The Business End of Writing

Monday afternoon I had a sobering talk with a CPA about record-keeping for next year’s taxes. As an independent author I fall into the category of “Sole Proprietor.” Basically this means that, as a self-employed person, I am responsible for paying social security and Medicare taxes out of my book earnings, in addiiton to any income taxes owed. Wow!

Until I actually turn a profit, some of my expenses can be written off as losses, but the IRS wants definite proof that I’m in the serious business of writing and not just publishing books as a hobby. What kind of proof? I asked the tax accountant. Separating my business bank account from my personal accounts is a start, I was told. Something as simple as having and using a business card is another. Good! I qualify on both.

Next, I was told that keeping a current, continuous log of expenses is vitally important. Oops! Although I have a box stuffed full of receipts, I need to make a detailed list of all my appearances this fall – including mileage, motels, food expenses, etc. Royalty checks should be copied. Expense files should be set up (e.g. office supplies, research materials). My office needs to be a space dedicated solely to my work in order to be a legitimate deduction. Should the IRS come calling, I must be able to show them my office and put my hands on any receipts they request. By keeping good, complete records I will also help my tax preparer in 2012.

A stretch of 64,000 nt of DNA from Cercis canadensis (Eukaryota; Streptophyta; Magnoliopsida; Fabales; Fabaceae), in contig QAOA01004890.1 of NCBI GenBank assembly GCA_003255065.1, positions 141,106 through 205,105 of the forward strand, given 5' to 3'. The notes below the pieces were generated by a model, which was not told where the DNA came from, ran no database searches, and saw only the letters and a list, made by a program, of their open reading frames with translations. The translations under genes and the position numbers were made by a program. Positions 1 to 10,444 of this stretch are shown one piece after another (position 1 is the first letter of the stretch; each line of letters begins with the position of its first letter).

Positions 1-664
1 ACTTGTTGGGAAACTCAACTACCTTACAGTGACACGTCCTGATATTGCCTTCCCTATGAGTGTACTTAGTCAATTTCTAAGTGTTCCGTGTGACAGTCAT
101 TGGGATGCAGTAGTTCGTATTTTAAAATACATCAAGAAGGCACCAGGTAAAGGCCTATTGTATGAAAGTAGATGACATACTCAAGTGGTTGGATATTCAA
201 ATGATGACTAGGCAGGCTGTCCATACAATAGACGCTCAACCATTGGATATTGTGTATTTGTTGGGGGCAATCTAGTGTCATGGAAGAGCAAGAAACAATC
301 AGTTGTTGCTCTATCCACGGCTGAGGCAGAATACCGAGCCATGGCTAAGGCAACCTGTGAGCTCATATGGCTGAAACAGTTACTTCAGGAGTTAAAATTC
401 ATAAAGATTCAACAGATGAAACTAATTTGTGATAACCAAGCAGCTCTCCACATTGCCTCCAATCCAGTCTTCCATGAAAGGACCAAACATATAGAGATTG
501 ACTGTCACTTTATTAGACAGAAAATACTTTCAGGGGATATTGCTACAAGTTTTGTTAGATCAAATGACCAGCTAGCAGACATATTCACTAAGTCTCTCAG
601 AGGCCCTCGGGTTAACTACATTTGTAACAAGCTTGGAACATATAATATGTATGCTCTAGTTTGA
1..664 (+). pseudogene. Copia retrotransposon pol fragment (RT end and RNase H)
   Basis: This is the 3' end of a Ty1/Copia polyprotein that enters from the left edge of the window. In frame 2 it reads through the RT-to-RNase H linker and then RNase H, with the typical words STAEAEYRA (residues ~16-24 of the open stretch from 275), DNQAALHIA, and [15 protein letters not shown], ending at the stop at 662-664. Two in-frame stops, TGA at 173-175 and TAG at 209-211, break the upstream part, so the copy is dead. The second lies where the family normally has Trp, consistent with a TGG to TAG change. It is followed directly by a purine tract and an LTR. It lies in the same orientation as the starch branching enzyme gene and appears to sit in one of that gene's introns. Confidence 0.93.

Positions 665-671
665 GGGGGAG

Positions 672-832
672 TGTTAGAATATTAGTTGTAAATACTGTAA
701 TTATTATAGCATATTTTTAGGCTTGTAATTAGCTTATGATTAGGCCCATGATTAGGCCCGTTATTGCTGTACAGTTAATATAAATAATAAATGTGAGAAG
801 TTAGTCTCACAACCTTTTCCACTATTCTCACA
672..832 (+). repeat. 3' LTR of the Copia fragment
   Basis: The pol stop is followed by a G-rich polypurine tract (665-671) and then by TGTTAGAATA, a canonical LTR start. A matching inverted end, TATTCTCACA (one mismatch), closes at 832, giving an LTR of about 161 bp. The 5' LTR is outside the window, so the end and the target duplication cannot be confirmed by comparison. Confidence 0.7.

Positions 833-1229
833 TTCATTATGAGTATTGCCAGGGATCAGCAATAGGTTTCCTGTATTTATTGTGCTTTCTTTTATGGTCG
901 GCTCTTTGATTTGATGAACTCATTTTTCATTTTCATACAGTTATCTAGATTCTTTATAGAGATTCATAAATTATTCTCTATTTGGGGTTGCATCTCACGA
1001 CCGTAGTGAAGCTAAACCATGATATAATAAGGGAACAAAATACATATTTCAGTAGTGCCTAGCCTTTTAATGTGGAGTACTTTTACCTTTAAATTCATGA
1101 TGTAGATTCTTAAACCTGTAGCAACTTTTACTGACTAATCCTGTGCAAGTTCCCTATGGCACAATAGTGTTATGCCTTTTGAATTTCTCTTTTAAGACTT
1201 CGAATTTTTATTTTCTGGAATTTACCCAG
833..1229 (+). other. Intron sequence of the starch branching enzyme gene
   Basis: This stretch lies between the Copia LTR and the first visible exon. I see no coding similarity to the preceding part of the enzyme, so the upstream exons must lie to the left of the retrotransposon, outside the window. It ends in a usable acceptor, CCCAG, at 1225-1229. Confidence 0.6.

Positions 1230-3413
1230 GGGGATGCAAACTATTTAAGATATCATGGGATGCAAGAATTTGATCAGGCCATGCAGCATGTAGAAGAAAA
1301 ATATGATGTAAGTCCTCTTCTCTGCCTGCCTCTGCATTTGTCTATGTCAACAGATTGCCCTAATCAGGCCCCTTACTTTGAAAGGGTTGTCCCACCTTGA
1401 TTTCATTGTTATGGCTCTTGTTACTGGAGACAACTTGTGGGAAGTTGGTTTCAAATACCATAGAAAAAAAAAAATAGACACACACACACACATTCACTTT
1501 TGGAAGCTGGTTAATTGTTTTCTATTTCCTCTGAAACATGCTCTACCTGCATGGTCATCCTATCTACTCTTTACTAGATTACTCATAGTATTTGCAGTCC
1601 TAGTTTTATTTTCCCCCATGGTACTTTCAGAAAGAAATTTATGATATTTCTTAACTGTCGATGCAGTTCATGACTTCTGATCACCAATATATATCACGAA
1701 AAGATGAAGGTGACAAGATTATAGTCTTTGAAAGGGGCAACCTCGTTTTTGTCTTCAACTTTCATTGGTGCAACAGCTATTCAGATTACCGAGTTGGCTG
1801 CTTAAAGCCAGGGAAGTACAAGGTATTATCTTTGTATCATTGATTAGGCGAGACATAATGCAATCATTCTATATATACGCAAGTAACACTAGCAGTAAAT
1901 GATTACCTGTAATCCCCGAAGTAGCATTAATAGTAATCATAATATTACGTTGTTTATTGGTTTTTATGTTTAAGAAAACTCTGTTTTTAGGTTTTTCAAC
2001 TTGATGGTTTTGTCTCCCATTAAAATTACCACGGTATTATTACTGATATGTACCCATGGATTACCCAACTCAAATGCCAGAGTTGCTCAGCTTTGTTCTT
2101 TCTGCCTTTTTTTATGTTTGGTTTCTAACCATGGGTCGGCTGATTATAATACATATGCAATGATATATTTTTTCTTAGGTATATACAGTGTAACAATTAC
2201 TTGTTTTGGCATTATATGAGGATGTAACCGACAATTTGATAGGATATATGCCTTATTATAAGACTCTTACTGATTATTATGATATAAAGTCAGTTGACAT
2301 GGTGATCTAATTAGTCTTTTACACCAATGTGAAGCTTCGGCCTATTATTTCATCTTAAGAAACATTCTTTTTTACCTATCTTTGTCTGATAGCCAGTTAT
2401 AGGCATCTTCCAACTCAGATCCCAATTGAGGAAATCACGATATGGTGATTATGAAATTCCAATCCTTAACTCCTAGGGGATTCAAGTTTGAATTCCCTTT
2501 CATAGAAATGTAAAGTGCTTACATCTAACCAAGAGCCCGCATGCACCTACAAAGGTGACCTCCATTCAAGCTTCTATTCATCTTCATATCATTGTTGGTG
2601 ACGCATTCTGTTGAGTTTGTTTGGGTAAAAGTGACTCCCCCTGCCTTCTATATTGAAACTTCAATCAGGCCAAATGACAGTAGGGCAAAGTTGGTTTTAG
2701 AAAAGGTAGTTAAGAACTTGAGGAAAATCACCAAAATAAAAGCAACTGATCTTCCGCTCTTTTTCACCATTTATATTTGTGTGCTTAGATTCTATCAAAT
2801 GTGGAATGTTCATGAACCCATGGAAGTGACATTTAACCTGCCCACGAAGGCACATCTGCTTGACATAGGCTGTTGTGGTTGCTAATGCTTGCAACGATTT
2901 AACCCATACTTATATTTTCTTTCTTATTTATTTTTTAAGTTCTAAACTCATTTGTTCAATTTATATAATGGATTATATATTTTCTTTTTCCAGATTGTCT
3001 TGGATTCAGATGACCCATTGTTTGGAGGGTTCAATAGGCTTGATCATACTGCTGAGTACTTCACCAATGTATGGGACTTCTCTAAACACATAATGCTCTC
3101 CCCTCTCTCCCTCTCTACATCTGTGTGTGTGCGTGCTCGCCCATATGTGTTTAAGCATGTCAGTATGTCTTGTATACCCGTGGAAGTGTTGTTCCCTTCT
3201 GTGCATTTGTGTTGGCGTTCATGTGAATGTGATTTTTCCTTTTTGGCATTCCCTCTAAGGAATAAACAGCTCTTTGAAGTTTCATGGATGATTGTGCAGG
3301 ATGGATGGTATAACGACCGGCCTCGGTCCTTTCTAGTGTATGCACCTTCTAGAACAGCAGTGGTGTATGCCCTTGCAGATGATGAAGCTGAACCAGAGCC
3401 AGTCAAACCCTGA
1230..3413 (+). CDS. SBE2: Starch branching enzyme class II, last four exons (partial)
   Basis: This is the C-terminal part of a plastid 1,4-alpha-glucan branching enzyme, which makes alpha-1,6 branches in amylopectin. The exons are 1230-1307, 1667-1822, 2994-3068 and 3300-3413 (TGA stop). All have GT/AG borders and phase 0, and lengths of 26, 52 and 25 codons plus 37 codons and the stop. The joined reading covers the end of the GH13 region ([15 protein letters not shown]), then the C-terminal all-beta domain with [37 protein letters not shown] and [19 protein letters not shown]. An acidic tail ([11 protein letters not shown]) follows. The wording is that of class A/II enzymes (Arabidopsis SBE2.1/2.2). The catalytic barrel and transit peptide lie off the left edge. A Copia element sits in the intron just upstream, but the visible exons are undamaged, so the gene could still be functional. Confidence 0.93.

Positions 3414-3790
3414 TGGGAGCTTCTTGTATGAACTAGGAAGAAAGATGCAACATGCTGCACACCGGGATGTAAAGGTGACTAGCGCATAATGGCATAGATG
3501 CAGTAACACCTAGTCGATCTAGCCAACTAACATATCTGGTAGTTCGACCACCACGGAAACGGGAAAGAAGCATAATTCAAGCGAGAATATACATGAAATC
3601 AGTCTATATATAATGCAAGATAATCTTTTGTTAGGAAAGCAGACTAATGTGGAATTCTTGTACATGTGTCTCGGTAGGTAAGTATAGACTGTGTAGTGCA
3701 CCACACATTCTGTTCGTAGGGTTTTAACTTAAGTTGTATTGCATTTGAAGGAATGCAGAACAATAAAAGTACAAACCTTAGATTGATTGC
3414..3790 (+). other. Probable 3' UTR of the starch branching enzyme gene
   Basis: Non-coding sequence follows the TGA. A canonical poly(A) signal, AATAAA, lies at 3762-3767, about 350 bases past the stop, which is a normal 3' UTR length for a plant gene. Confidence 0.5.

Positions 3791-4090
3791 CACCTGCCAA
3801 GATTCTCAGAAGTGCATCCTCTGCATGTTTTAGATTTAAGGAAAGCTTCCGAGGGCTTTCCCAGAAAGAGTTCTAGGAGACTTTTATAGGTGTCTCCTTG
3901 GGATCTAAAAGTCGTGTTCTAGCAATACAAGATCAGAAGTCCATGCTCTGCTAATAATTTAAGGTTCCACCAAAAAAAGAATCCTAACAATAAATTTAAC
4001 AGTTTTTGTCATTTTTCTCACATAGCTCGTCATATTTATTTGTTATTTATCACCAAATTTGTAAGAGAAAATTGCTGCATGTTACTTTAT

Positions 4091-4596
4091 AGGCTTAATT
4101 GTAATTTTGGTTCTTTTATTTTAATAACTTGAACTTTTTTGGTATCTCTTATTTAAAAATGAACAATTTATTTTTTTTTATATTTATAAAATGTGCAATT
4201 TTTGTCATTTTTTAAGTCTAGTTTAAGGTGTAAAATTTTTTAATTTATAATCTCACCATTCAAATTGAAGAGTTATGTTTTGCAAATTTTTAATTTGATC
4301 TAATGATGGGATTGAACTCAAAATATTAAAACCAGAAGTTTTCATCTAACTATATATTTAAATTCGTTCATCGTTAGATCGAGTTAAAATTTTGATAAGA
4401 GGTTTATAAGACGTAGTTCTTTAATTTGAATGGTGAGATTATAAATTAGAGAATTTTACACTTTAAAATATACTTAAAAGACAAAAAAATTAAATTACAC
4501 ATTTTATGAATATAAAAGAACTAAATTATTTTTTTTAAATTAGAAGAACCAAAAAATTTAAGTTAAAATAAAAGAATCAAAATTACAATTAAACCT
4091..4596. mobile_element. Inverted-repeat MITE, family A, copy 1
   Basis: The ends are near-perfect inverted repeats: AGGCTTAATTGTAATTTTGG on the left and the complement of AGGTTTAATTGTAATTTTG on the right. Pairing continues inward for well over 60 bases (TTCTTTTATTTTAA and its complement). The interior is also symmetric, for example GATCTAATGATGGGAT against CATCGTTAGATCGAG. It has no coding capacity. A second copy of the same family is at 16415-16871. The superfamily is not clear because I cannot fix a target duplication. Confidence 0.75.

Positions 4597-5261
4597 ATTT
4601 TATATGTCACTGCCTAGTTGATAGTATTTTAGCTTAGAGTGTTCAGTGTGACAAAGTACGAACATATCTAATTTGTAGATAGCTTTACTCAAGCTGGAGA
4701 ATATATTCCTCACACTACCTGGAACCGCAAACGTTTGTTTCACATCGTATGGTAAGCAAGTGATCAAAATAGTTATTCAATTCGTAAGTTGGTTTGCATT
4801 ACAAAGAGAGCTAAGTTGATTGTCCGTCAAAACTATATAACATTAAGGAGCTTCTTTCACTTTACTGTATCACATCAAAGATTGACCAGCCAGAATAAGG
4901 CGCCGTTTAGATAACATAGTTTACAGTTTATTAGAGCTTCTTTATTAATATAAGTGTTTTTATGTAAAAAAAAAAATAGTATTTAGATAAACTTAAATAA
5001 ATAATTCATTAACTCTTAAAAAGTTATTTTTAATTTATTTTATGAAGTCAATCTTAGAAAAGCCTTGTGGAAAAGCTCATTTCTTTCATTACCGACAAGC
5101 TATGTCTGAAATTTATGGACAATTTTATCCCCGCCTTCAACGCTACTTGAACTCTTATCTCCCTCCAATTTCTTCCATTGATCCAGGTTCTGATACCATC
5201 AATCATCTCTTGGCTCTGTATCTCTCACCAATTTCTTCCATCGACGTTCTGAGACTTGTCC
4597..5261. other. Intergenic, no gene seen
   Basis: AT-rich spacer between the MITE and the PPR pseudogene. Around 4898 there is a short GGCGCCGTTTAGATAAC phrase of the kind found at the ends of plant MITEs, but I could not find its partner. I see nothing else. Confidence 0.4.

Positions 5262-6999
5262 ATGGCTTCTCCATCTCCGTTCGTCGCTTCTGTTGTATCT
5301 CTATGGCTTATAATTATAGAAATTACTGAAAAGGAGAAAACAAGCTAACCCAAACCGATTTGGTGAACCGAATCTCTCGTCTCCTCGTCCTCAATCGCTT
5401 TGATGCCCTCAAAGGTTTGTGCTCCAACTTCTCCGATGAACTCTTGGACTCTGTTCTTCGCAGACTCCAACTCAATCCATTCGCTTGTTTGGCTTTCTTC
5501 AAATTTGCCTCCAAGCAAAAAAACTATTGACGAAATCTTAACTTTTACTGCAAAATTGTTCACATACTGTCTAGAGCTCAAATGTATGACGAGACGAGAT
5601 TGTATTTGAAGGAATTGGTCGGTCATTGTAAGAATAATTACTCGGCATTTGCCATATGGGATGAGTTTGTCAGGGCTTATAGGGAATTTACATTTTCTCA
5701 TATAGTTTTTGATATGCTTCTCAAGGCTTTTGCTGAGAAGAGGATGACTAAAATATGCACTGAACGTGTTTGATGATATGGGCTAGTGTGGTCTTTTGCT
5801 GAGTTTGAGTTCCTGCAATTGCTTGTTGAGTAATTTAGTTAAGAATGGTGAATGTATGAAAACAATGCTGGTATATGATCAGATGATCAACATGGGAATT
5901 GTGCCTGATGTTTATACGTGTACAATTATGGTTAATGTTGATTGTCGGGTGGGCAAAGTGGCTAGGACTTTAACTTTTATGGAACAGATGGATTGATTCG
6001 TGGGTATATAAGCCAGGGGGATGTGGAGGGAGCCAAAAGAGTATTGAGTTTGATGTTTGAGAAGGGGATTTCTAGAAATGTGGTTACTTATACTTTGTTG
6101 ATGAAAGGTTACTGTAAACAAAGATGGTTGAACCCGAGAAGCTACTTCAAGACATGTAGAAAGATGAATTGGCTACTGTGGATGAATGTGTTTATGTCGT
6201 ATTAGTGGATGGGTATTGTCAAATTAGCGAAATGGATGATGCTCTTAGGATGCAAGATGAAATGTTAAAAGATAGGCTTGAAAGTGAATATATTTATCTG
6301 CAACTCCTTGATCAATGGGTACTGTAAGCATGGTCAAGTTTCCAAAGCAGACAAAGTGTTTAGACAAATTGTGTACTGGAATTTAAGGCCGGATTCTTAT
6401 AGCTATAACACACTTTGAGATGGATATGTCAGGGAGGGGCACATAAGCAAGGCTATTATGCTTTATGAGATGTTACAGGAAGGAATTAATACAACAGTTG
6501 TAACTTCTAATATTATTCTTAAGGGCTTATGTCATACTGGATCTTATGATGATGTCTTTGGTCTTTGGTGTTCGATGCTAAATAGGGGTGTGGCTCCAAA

If and when I start making money, I”ll have to file quarterly estimated payments toward the annual taxes due – on a 1040ES form. Whew! I’m glad I had that little talk with a tax professional! When I started writing Faces in the Fire, I gave no thought to the busines end of the process. Now, I’ve decided that paying a CPA for his services will be a wise and necessary step. If you, too, are a published author, don’t forget to do your own homework!

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